LOS ANGELES TIMES REVIEW

At 34, Seth Cripe has spent more years around wine than you’d think.

The owner-winemaker of LOLA Wines, which he founded in 2008, moved to Napa Valley right after he dropped out of high school. He said that although he wouldn’t recommend that exact career path, he was so fortunate to work for Swanson and Caymus.

His stint at Caymus Vineyards lasted a dozen years, and in the end, he was running the vineyards there. When Caymus was developing its Belle Glos project, he, as the only available young and single person, was sent off to France for four or five months a year to learn what he could.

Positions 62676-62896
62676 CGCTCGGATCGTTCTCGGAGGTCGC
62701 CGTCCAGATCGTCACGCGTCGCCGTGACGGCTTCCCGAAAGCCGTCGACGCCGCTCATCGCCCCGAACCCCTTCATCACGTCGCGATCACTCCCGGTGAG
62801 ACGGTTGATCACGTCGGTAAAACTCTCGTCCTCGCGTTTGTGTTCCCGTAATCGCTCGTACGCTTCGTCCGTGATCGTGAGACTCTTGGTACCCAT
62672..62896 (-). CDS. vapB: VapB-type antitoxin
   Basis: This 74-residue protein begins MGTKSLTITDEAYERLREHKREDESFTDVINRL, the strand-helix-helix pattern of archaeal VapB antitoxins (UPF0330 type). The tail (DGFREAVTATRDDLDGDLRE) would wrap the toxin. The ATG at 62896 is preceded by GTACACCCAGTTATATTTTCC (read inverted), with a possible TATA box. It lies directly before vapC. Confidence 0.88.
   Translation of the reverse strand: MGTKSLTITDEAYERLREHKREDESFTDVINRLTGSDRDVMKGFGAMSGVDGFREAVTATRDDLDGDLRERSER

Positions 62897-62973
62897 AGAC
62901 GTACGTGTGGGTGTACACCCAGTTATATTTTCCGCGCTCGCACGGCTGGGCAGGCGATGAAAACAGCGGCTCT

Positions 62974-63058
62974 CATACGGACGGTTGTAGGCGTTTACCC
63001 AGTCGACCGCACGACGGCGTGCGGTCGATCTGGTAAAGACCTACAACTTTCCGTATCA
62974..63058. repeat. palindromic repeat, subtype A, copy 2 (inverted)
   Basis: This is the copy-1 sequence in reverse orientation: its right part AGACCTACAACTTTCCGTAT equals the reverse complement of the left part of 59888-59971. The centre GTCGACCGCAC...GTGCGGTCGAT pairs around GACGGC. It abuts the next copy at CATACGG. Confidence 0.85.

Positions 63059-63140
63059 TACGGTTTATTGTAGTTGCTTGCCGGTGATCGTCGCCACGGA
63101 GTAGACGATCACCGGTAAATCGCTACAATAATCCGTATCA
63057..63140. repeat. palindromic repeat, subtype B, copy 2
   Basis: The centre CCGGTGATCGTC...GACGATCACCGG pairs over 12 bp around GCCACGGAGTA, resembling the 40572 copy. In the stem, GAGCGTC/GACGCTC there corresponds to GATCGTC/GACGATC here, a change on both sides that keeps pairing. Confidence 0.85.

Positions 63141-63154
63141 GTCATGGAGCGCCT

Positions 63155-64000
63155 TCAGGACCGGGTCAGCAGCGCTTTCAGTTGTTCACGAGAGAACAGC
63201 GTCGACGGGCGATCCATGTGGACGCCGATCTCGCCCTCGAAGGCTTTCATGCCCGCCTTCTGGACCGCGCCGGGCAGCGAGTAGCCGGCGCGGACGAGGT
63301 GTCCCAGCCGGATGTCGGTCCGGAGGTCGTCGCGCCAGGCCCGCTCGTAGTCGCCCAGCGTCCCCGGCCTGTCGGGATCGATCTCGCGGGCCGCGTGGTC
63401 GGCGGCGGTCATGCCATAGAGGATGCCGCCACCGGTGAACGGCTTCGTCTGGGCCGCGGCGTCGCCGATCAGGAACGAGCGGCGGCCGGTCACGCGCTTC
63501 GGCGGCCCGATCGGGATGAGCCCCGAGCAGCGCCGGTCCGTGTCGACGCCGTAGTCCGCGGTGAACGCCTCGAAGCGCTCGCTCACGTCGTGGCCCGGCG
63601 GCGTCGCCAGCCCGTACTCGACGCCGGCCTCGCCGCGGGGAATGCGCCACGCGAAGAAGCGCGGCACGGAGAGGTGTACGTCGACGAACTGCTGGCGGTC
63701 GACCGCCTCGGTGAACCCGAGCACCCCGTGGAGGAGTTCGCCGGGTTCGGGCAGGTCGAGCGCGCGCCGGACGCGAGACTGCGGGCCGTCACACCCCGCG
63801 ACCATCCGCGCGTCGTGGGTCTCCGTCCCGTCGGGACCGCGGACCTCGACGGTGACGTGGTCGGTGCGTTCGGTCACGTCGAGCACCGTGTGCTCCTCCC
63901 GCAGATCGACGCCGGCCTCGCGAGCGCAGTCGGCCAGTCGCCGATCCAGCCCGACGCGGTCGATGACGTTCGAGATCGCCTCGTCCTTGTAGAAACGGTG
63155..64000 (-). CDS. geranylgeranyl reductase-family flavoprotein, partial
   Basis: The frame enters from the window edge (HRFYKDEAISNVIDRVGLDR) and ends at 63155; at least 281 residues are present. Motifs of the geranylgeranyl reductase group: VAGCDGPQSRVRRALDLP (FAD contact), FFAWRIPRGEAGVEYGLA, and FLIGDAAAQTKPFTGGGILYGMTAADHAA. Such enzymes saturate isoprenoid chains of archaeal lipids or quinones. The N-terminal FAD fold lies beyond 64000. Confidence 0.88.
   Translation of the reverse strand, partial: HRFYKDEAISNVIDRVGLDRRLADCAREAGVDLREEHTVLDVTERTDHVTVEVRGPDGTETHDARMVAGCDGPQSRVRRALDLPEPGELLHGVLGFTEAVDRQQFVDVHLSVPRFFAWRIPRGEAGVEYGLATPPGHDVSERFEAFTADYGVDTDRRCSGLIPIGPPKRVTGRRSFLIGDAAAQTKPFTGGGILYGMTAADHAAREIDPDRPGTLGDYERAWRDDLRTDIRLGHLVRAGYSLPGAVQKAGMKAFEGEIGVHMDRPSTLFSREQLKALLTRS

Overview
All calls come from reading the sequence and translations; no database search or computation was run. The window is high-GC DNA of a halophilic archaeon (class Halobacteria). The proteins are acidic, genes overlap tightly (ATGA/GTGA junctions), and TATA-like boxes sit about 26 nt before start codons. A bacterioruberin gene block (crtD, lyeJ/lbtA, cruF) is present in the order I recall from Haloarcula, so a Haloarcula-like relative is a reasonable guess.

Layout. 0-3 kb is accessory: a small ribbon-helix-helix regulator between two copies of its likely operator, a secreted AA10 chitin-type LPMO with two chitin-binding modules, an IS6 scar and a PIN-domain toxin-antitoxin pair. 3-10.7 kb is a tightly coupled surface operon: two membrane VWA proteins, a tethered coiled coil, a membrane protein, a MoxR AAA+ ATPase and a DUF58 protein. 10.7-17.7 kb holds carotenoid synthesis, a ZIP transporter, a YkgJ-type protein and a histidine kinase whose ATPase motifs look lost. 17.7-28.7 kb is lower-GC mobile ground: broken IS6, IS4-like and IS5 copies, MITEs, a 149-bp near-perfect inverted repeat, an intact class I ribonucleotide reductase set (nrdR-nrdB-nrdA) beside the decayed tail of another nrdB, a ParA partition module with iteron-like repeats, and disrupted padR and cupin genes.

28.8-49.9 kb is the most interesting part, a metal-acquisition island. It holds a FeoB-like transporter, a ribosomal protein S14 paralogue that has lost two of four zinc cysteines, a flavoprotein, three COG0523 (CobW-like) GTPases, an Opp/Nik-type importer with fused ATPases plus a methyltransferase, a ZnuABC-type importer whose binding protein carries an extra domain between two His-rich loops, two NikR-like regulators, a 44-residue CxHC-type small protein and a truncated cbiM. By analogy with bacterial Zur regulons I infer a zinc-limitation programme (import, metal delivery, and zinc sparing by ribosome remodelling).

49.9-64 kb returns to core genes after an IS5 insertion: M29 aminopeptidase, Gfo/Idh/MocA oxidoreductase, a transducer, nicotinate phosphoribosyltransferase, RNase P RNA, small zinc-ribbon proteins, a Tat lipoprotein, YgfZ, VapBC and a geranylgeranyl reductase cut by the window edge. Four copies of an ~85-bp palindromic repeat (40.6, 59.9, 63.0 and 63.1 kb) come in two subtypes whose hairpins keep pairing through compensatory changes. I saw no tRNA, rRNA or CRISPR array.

All that experience plays into the wines he makes at LOLA — right now just 5,000 cases of Pinot Noir, Chardonnay and dry Riesling. He farms most of the grapes, which come from western Sonoma Coast and the Russian River Valley, but still lives in Napa Valley.

Here’s what he’s drinking now:

“I’ve been liking a new Napa Valley wine called Carne Humana, named for the mid-1880s Mexican land grant that ran from Rutherford and St. Helena north to Calistoga and which has some of the oldest vines in Napa Valley.

“The 2010 is their first vintage. This wine is a blend of Petite Sirah, Petit Verdot and Zinfandel with a little Syrah and Charbono. It’s got those big and rich flavors of really extracted Napa Valley wine, but because it’s old vines, it has those bright, dark berry flavors along with a good acid structure.

“That, to me, is a rare quality in Napa Valley and California reds. It’s a cool, refreshing style of wine for the valley.”

– By S. Irene Virbila | May 25, 2013 | Los Angeles Times

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